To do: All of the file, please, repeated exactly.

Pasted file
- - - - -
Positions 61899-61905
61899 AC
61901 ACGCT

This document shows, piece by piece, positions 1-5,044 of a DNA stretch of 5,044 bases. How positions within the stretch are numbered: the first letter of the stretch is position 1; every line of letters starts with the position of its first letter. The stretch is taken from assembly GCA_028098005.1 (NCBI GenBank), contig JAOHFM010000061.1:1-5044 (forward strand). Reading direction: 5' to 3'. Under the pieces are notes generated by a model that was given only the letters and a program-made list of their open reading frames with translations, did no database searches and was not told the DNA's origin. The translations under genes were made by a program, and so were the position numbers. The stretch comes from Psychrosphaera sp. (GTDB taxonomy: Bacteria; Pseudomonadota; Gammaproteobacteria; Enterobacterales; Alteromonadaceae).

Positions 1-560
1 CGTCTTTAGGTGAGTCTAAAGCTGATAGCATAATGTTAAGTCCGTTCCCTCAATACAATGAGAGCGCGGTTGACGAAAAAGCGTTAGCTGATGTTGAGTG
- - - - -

Positions 61899-61905
61899 AC
61901 ACGCT

This document shows, piece by piece, positions 1-5,044 of a DNA stretch of 5,044 bases. How positions within the stretch are numbered: the first letter of the stretch is position 1; every line of letters starts with the position of its first letter. The stretch is taken from assembly GCA_028098005.1 (NCBI GenBank), contig JAOHFM010000061.1:1-5044 (forward strand). Reading direction: 5' to 3'. Under the pieces are notes generated by a model that was given only the letters and a program-made list of their open reading frames with translations, did no database searches and was not told the DNA's origin. The translations under genes were made by a program, and so were the position numbers. The stretch comes from Psychrosphaera sp. (GTDB taxonomy: Bacteria; Pseudomonadota; Gammaproteobacteria; Enterobacterales; Alteromonadaceae).

Positions 1-560
1 CGTCTTTAGGTGAGTCTAAAGCTGATAGCATAATGTTAAGTCCGTTCCCTCAATACAATGAGAGCGCGGTTGACGAAAAAGCGTTAGCTGATGTTGAGTG